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About Pontiac Catalina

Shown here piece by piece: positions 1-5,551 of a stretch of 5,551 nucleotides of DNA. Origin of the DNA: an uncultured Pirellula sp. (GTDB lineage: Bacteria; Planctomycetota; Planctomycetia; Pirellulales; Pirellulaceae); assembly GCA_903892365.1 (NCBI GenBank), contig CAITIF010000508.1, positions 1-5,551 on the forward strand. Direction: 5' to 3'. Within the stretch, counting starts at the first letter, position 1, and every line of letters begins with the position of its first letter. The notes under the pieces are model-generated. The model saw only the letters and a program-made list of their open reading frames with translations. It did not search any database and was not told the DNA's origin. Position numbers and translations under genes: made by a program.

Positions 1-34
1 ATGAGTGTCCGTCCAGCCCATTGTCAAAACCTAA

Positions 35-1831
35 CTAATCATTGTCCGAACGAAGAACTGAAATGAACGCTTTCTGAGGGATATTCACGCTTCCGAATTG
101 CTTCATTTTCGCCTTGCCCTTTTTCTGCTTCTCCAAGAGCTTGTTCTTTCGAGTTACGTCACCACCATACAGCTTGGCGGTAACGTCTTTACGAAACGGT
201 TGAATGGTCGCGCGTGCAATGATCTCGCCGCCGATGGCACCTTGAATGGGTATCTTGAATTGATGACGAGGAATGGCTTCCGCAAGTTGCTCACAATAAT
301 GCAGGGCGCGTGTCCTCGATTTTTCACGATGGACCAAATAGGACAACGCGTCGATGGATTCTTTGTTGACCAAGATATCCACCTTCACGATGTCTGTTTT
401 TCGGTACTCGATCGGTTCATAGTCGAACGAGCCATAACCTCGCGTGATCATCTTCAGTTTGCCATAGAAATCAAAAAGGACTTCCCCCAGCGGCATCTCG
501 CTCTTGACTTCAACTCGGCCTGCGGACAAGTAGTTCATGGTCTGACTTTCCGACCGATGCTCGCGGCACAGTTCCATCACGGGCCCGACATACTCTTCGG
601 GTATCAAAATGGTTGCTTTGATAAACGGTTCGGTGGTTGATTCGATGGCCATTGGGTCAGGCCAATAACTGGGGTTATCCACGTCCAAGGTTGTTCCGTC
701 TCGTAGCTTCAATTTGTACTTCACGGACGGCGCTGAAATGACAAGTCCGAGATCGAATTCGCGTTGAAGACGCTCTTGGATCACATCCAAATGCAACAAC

Staying classy in San Diego, a 1970 Pontiac Catalina was Ron Burgundy's ride of choice in 2004's "Anchorman: The Legend of Ron Burgundy." Originally the name for all of Pontiac's hardtop cars in the 1950s, the Pontiac Catalina came into its own as a distinct model in 1959. These full-size land yachts filled the affordable car niche left by the midline Star Chief and the flagship Bonneville. The Catalina line included two-door coupes and convertibles, as well as four-door sedans and station wagons. Its original flathead straight-eight engine gave way to a 287-cubic inch overhead valve V8, and was then replaced by the powerful 389-, 421-, and 455-cubic-inch V8 engines. Basic trim Catalinas had standard features such as end-to-end carpeting, a heater and defroster, lights in the trunk and glove box, and two cup indentations on the glove box door to hold drinks at drive-in restaurants. The Decor Group options included a deluxe steering wheel, wheel covers, and chrome pedal trim plates. The 1962 Pontiac Catalina debuted the custom Ventura interior, which included the Decor Group options as well as top-of-the-line Morrokide vinyl upholstery or cloth trims. The Ventura interior lasted through the 1970 model year. The body styles evolved from the 1950s through the 1970s, and the 1968 model year added government-mandated safety features such as a safety steering wheel, soft interior components, and dual-circuit hydraulic brakes. Pontiac Catalina enthusiasts can find great deals on used, restored, or donor cars on eBay, as well as parts and manuals.

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